Friday, July 21, 2006

Found this.

I was looking at this picture of a building in Bronzeville that formerly housed a black-owned insurance company. Then I got to thinking about the fabled Supreme Life Liberty Insurance Company which seemed to disappear off the face of the earth in the 1980s. See I used to see advertisements for this company in Ebony magazine in the 1980s. Then beyond a certain point nothing.

Then I find this tidbit in the Encyclopedia of Chicago...
The Great Migration of African Americans to Chicago during the First World War spurred the next major development in Chicago insurance: the creation of insurance companies to serve the black community. In the 1890s the life insurance industry's discriminatory practices had led to a proliferation of black-owned companies in throughout the South. Chicago's Supreme Liberty Life Insurance Company, founded by Arkansas native Frank Gillespie in 1919, was the first Northern black-owned insurance company. A tradition of saving for a dignified funeral made Chicago's black community an enthusiastic and stable market for life insurance, despite its poverty. Black-owned insurance companies were one of the few sources of white-collar jobs for Chicago's African Americans, and some firms, like the Chicago Metropolitan Assurance Company (founded 1925), evoked nationalist sentiment by appealing to their policyholders' “race pride.” However, the loss of African American customers to large insurers and the catastrophic black unemployment of the 1980s ended the age of the independent black insurance company. Supreme Life was purchased by a national white-owned insurer, but Metropolitan Assurance was acquired in 1990 by the black-owned Atlanta Life Insurance Companies.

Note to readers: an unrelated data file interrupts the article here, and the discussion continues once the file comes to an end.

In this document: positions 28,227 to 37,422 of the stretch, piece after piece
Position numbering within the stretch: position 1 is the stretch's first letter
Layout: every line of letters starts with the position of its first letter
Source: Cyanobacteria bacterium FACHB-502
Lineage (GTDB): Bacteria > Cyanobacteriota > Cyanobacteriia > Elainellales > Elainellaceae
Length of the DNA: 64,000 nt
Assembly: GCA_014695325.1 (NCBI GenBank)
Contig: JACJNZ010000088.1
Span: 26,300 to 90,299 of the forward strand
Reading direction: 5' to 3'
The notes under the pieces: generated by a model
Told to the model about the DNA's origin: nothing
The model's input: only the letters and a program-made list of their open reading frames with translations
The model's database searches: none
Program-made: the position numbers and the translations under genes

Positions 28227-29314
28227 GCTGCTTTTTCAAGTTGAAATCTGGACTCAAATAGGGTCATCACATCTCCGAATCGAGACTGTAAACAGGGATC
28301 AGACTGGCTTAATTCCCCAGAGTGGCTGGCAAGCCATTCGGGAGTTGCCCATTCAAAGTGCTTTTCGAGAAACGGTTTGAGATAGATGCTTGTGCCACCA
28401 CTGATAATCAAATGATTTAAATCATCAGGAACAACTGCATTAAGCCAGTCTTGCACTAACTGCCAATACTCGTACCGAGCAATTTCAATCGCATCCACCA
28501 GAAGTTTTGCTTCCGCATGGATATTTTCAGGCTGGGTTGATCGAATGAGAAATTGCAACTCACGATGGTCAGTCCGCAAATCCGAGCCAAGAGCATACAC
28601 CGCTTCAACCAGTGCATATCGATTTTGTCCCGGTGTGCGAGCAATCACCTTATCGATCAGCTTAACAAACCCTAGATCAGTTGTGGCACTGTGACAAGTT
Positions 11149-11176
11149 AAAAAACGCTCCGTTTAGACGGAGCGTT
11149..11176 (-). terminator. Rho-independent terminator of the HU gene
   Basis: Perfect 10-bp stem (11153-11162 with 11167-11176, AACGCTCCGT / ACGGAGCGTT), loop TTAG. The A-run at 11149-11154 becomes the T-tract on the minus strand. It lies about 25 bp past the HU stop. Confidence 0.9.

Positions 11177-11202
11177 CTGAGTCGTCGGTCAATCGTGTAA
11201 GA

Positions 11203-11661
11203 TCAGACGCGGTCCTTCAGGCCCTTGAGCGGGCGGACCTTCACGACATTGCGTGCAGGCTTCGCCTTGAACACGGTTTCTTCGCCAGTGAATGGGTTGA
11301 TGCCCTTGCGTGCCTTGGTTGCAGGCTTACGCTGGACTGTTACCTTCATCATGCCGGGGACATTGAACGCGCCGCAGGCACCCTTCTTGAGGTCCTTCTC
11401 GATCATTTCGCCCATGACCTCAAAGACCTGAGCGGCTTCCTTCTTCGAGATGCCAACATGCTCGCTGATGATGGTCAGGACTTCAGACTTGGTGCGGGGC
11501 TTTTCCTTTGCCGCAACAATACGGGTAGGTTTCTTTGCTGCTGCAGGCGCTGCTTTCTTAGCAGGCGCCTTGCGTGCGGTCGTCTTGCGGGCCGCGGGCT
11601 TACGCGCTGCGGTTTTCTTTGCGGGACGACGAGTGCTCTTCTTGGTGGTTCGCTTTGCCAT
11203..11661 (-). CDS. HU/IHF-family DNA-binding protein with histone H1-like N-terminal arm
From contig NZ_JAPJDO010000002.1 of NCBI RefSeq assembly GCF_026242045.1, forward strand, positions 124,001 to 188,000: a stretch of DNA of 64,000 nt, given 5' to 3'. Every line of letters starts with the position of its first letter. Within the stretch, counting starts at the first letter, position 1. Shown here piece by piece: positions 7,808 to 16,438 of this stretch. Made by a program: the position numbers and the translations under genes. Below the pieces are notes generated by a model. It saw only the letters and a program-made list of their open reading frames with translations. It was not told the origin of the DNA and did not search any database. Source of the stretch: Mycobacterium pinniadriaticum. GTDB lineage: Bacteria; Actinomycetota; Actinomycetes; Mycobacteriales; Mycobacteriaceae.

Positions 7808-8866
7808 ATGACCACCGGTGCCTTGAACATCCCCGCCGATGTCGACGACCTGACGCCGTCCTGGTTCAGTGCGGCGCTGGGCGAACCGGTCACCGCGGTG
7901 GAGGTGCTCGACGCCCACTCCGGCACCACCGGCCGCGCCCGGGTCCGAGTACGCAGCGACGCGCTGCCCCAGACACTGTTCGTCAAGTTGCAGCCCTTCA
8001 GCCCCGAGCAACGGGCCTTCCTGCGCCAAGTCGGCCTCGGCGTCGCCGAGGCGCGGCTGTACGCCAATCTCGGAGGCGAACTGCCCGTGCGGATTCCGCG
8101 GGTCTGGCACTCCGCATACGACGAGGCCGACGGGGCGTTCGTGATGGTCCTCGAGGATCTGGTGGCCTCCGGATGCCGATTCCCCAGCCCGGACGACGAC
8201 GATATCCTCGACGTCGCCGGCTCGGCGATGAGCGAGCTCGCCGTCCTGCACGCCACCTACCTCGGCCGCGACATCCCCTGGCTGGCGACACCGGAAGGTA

Now I know the fate of a very important relic in black Chicago history. The building that once housed this company and also Johnson Publishing is home to a bank, and a cellular phone company among other things having been restored recently.

No comments:

Post a Comment

Comments are now moderated because one random commenter chose to get comment happy. What doesn't get published is up to my discretion. Of course moderating policy is subject to change. Thanks!